The unemployment rate of immigrants fell to 8.1% in 2012, the same as the jobless level for people born in America. This marks the first time in several years that immigrants have not had a higher jobless rate.
As Congress debates immigration reform, the work experiences of those born outside this country grow in importance.
Still, the overall unemployment rate of immigrants masks differences between the races. Foreign-born whites, for instance, have a higher unemployment rate than their native-born counterparts. (The unemployment rates for both white immigrants and white natives are still below the overall average though.) But other immigrant groups are less likely to be unemployed than their peers born in America.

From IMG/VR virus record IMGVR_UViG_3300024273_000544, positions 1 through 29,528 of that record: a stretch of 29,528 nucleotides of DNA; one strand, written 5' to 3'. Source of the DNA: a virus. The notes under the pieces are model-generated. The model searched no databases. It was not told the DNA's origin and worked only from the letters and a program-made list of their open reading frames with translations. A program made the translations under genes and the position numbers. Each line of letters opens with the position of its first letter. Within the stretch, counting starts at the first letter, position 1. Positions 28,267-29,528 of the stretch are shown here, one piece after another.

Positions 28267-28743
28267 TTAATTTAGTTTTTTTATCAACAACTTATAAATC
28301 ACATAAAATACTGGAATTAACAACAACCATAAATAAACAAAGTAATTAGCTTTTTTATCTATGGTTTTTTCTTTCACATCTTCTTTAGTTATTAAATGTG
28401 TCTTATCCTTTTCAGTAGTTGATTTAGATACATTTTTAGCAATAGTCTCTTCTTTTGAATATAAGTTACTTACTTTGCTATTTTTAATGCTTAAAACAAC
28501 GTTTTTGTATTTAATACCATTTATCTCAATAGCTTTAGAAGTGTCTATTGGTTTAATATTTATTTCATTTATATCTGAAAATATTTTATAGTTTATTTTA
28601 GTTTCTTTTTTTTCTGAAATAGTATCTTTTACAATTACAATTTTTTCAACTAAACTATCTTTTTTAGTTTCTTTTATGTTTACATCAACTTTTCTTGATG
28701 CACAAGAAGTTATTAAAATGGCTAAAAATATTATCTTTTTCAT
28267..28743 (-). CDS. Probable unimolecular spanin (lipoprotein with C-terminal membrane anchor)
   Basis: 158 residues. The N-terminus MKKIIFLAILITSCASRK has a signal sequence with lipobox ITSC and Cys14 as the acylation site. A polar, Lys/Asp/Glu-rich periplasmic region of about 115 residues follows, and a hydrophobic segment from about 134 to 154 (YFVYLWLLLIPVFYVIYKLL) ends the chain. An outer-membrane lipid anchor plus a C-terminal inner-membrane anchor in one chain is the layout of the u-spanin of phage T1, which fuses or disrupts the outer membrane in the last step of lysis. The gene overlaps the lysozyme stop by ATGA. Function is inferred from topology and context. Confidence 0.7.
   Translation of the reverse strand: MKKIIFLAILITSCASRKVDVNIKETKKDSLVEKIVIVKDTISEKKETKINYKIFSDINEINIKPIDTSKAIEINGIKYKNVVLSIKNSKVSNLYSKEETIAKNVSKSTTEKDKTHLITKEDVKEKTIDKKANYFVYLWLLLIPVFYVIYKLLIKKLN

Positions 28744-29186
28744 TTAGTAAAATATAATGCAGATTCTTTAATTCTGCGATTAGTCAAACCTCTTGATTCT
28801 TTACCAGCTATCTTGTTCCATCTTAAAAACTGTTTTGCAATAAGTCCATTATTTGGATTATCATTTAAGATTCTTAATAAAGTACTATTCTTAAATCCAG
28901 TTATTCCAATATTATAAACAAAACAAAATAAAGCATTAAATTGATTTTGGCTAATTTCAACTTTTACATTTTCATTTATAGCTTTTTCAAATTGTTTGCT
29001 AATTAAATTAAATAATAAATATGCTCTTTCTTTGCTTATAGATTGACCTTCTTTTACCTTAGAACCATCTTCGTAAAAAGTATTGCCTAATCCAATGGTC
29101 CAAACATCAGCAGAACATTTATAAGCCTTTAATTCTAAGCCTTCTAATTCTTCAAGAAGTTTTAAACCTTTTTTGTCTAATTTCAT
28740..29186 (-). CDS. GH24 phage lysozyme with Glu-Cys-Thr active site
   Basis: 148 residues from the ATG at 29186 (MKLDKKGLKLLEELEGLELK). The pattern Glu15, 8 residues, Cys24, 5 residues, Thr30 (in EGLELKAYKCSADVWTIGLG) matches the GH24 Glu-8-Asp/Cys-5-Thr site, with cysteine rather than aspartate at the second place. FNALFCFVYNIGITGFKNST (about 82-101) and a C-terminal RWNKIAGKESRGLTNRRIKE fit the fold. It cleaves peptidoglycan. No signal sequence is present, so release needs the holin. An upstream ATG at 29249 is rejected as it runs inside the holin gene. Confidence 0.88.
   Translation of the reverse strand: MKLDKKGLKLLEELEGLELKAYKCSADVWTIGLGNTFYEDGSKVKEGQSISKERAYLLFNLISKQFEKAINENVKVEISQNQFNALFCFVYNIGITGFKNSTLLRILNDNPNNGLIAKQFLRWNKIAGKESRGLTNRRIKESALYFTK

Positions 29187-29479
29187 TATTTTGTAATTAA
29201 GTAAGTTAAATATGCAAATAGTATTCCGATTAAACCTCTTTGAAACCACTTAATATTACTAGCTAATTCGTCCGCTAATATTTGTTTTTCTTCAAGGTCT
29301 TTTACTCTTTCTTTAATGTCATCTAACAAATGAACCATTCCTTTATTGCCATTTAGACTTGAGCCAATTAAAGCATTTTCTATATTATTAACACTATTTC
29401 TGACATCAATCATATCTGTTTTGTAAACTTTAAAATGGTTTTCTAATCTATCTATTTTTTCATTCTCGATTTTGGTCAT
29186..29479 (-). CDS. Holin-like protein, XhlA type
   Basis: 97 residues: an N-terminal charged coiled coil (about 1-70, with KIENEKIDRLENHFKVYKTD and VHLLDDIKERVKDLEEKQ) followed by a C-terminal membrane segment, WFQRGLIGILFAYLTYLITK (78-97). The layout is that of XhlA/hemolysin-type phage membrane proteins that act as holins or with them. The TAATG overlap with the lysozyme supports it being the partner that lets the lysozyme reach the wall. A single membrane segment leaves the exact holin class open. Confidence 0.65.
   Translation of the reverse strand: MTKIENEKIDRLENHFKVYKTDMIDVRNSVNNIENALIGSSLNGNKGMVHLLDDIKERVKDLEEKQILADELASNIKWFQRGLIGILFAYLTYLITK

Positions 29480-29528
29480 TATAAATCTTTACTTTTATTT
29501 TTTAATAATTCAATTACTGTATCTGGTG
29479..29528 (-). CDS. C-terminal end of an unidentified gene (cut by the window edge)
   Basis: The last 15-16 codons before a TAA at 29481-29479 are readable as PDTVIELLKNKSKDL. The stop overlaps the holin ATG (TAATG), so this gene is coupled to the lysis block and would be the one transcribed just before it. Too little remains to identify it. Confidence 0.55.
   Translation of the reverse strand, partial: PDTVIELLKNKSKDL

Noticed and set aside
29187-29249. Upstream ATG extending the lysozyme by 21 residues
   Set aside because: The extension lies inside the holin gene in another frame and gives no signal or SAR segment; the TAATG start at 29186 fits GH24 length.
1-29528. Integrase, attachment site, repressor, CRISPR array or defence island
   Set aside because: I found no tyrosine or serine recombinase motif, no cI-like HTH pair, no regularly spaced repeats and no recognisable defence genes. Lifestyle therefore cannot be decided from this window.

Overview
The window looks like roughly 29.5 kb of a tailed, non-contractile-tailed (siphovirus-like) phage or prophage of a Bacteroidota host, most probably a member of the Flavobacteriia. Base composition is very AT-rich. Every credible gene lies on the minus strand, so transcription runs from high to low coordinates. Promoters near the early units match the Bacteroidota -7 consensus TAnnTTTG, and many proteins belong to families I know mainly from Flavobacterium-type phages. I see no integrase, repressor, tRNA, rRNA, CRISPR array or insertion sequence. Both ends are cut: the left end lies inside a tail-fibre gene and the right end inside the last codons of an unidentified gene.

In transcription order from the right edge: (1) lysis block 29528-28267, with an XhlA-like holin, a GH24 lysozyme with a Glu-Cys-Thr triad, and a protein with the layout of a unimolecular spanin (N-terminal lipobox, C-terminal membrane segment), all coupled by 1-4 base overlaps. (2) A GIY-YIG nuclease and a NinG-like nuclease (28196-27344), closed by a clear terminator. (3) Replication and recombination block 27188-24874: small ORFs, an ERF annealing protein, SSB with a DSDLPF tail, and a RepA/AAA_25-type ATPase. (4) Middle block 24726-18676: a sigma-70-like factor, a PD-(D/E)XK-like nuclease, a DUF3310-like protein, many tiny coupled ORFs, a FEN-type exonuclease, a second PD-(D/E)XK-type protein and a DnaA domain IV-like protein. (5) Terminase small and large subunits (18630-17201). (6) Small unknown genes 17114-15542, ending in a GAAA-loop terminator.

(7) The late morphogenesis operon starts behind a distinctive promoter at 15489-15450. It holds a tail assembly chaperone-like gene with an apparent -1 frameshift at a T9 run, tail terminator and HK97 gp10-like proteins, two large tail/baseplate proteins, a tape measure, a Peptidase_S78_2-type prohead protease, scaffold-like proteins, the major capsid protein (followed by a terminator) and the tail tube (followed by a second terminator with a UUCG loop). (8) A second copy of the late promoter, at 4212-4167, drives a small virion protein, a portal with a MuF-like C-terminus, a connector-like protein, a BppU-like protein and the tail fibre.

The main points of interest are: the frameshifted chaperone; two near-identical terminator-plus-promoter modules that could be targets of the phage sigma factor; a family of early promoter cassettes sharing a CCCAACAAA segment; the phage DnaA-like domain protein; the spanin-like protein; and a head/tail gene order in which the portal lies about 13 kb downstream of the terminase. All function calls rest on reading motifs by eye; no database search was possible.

Immigrants, however, are more likely to be employed in lower-paying fields, such as service jobs, construction and maintenance. So their pay is lower than workers who were born here.
The vast majority of immigrant workers are Hispanic, followed by Asians, whites and blacks.
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